XCOM: Enemy Unknown

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XCOM: Enemy Unknown review
Derk Bil


Two guys and a UFO crash site

Co-written by Sergio Brinkhuis

Enemy Familiar

XCOM: Enemy Unknown, summons you to lead the XCOM initiative against E.T. and his aggressive kin. For veterans of the XCOM franchise – which traces back deep into the 90’s – it is likely to be a call they have answered many times before, but never quite like this. Enemy Unknown can best be described as a present-day reimagining of the game that started it all, UFO: Enemy Unknown. The Skyranger, the dreaded Mutons, the Globalscape… everything you know and loved from the original is there, and then some.

Almost like your average First Person Shooter, XCOM throws players right into the action. As soon as the opening cinematic ends, you are dropped onto the battlefield with the task of finding – and disposing of – your first aliens. Firaxis’ modern take on turn-based gaming may take some getting used to, but once you do it is difficult to go back to more traditional forms.

You and your Rookies root out the alien menace under the watchful eye of an able instructor that guides you through the first mission one step at a time. Feeling frustratingly inadequate, you see your men being cut down and the realization dawns that a true challenge lies before you. You vow to do better during your next mission.


With the first mission under your belt, the game starts introducing gameplay elements in rapid succession. Your Rookie has been promoted to Squaddie, an event that immediately debuts one of the most dramatic new changes to the format of the original games: classes. Every soldier starts with a clean slate but is assigned a class as soon as he or she has gathered enough experience in the field. Their aptitude for a specific discipline is revealed upon their first promotion, opening a simple class specific tree containing seven special abilities that can be selected at future promotions.

The classes are determined by the game but the player gets to choose between the two abilities on offer with every promotion. Your choices will have a profound impact on your soldier’s effectiveness on the battlefield and some abilities are true game changers. The squad-sight skill, for example, extends the visibility range of snipers by the extent of the sight of every other member on the team. Support Class sergeants can select the Field Medic skill that triples the amount of times that they can treat a wounded soldier in the field.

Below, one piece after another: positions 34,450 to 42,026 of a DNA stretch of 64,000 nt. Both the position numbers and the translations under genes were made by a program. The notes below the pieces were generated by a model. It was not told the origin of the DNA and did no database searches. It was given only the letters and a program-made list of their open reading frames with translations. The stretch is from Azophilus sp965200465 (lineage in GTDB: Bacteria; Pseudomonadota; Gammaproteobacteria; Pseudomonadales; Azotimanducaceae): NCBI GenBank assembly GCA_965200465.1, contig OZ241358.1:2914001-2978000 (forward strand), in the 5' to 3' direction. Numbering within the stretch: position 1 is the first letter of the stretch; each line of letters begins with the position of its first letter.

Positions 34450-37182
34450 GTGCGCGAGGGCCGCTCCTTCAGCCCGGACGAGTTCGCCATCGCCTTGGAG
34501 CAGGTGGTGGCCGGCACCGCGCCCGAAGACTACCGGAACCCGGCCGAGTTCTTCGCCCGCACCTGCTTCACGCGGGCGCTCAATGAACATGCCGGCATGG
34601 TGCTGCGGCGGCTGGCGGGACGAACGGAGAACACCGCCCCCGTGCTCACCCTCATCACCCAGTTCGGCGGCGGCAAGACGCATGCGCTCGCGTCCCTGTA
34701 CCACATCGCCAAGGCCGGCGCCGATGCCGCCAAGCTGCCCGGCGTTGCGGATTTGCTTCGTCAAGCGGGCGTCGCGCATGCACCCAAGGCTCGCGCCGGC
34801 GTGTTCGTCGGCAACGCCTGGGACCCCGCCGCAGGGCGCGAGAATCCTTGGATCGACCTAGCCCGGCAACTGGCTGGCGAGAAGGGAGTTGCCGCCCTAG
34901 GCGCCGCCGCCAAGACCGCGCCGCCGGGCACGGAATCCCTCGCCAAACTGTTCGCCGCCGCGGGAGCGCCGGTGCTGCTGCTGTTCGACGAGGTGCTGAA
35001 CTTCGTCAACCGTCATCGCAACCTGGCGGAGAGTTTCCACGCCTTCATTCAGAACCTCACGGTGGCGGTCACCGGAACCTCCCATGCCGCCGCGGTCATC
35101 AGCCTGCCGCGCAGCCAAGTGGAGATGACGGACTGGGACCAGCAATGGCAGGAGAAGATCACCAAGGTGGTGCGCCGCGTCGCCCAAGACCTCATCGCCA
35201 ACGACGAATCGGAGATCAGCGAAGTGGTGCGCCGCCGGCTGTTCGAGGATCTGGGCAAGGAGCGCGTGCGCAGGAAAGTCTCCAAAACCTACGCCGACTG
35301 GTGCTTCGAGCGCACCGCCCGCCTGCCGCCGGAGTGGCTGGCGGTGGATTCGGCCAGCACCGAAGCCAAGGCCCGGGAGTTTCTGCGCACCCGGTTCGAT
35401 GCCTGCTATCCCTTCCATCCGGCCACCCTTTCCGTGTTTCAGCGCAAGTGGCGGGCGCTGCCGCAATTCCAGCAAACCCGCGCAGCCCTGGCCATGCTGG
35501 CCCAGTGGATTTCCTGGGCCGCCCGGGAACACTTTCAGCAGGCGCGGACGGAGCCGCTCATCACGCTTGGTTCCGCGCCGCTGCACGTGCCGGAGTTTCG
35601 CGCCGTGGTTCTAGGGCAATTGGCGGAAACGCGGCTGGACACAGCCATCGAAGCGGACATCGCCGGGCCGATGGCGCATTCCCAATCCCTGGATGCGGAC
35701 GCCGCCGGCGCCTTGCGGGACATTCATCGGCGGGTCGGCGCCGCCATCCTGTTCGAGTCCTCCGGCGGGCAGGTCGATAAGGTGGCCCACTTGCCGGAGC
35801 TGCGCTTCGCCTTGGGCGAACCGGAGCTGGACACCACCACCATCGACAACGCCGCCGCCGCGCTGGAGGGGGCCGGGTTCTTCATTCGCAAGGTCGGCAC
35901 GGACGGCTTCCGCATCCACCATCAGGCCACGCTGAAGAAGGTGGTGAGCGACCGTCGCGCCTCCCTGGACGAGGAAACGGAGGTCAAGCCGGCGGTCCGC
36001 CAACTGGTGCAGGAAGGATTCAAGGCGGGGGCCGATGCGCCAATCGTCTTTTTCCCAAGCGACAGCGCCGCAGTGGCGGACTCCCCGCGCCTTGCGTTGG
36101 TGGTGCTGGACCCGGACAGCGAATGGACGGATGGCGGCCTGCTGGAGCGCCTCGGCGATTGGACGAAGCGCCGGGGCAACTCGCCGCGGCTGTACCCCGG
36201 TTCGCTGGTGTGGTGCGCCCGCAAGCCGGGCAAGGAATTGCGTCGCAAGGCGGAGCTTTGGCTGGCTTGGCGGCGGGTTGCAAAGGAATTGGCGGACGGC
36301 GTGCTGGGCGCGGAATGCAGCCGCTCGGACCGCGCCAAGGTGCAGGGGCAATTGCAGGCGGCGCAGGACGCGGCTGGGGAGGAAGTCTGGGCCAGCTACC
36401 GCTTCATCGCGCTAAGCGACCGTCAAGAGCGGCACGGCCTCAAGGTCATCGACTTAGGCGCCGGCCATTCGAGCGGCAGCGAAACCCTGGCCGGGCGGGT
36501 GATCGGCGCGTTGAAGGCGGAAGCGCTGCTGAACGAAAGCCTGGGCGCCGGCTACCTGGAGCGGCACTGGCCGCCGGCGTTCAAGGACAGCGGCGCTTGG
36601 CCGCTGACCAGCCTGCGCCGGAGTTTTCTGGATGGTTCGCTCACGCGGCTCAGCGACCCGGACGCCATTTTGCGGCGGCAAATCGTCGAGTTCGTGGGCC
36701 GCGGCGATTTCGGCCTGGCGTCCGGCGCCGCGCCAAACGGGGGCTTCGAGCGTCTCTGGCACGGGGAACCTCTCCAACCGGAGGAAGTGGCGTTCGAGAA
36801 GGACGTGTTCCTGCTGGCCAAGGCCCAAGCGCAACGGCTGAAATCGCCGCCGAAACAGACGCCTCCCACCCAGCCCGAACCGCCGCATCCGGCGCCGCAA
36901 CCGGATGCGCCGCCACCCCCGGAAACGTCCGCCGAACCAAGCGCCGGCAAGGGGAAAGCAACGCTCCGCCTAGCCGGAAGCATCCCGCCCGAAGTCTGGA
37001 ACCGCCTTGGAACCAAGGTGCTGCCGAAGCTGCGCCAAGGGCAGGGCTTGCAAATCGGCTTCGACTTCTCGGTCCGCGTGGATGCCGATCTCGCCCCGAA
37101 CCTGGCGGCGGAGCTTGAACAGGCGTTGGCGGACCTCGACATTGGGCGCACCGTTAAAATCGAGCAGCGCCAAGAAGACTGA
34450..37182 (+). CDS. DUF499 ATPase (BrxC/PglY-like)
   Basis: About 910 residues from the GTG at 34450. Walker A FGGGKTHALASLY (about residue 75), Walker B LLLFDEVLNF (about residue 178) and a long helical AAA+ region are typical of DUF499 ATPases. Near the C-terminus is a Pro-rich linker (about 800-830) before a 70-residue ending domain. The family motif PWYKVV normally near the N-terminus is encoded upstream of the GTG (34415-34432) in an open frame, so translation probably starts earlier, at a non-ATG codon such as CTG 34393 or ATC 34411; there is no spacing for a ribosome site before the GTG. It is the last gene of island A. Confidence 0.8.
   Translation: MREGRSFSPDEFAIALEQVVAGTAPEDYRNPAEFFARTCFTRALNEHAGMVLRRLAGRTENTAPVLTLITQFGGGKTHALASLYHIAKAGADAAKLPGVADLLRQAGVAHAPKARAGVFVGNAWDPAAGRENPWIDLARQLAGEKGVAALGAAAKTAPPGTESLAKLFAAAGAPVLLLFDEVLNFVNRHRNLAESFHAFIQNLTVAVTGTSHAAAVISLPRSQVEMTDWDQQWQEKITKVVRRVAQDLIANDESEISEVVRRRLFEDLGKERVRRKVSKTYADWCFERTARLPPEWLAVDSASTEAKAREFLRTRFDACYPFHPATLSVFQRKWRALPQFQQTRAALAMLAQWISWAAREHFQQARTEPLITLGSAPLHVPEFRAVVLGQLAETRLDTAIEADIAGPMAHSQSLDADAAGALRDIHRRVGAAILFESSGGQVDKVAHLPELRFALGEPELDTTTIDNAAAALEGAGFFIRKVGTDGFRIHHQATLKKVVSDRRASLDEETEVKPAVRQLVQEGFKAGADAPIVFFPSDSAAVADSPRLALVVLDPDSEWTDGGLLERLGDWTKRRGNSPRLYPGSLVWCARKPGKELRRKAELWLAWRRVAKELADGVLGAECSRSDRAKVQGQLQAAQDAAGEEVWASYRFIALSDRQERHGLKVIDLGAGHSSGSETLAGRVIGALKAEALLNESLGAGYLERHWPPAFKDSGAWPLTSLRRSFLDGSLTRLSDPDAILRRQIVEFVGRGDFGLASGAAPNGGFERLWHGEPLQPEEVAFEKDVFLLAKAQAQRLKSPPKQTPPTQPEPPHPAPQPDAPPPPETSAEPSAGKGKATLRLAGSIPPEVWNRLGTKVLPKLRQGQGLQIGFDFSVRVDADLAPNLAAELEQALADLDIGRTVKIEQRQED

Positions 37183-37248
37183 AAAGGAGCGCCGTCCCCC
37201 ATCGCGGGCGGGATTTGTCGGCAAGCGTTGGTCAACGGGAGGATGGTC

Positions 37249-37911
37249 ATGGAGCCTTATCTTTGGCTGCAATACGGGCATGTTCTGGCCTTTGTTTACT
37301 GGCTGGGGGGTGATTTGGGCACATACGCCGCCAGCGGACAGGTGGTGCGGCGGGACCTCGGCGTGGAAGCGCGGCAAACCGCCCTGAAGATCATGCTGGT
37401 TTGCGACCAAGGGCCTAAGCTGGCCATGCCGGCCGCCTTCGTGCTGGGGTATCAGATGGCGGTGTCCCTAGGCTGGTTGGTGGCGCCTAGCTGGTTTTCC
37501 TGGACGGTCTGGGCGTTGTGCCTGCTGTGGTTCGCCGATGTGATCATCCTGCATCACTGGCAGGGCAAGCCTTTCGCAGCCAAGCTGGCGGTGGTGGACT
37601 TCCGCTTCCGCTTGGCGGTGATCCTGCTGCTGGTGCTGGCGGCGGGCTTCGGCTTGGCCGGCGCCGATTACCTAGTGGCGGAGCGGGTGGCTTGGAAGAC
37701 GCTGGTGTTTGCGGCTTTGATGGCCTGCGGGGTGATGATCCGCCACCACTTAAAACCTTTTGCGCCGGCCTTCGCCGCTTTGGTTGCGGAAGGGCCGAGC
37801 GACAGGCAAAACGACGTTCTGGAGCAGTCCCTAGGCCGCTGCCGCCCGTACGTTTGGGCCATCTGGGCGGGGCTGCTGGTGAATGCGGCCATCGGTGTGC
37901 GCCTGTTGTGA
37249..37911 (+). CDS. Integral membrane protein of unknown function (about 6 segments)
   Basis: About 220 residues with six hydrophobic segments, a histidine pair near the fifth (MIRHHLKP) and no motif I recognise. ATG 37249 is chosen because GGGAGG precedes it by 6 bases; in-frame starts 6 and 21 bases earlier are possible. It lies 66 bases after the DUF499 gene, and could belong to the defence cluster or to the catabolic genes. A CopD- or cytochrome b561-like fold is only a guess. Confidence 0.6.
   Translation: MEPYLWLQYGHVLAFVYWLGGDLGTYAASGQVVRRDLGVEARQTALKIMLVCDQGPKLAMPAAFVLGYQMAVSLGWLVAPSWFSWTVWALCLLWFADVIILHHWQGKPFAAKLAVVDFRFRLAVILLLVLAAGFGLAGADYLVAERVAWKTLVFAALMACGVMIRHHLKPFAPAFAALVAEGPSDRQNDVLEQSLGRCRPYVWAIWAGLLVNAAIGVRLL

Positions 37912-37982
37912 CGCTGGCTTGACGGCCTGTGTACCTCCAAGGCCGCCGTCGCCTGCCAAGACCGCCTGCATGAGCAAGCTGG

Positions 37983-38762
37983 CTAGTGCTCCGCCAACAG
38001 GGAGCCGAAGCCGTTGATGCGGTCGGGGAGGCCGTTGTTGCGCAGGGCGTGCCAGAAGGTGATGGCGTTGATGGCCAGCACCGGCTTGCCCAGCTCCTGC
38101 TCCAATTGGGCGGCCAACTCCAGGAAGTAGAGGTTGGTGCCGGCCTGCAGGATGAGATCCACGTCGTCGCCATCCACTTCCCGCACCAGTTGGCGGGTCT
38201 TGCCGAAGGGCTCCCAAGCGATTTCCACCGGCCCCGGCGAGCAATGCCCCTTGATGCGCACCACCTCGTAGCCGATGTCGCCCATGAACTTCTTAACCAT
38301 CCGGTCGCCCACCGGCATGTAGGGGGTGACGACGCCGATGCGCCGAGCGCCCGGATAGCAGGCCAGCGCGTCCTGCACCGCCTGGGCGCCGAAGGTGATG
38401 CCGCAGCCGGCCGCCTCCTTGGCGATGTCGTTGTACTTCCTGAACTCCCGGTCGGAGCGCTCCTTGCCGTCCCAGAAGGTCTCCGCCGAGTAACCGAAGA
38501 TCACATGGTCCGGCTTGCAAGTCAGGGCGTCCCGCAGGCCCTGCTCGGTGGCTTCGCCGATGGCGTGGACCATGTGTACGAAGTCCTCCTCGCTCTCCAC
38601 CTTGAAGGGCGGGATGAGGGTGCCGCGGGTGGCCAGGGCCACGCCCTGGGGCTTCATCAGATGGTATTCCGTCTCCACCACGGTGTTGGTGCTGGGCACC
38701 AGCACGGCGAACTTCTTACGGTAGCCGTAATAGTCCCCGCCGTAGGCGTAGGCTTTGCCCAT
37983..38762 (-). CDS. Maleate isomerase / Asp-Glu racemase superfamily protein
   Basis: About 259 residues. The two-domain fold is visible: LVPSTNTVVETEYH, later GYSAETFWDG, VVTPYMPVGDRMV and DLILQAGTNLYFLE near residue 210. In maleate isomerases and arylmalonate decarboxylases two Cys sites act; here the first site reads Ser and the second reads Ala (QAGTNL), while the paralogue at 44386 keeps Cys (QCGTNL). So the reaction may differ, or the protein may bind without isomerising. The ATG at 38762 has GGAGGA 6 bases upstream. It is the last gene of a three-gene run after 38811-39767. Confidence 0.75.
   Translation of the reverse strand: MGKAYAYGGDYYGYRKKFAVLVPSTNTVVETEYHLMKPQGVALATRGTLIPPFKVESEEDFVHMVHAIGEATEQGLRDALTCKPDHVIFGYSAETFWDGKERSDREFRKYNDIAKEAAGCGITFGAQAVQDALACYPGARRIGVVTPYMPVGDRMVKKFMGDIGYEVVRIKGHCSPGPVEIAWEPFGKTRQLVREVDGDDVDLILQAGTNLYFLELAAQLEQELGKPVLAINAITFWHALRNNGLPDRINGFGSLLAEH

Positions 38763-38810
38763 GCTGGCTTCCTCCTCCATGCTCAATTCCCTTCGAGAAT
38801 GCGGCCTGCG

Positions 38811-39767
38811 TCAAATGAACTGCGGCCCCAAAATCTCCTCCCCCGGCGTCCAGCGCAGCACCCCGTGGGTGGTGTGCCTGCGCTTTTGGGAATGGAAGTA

Let’s make it better

The one surviving Rookie brought back some dead aliens, making it possible to study the enemy up close. The science department, headed by the ever so charming Dr. Vahlen, is in charge of investigating the relics and alien carcasses brought back from the field. She will also handle the interrogation of any live specimens as well as find new and better ways to annihilate them using the knowledge gained.

This knowledge will then be available to Chief Engineer Raymond Shen and his crew, who will be able to manufacture equipment for you in order to make your soldiers and fighter craft more effective in the field. With the right research, you can produce better suits of armor, more lethal weaponry and all kinds of gadgets scopes and medikits. The engineers’ usefulness is extended even further by building a Foundry which enables you to improve many of the items that you can produce.

One base to rule them all

Both research and production can be sped up by acquiring more scientists and engineers which trickle in via sponsoring countries and as rewards for successfully completing some of the missions. Some of the more advanced technologies require additional laboratories and workshops. These can be built in your underground base, of which you will only have a single one. To cope with UFO sightings outside of the range of your main base, underground hangars are available on every continent from where you can launch your fighter craft.

Your sponsors are organized through The Council – represented by an anonymous Dr. Xavier wannabe – that initially consists of sixteen nations from different parts of the world. In order to keep the money coming in, you will have to make sure that they sleep soundly by fulfilling special council missions, launching satellites over member states and shoot any invading UFO from the skies. Deciding what to do when is not easy as time and resources are limited, especially early on. Unrest in the nations that you chose not to aid will rise, increasing the likelihood that they will withdraw from the council and stop their funding.


fun score


It's XCOM, what more do you need?


Infuriating camera behavior during one of the key missions.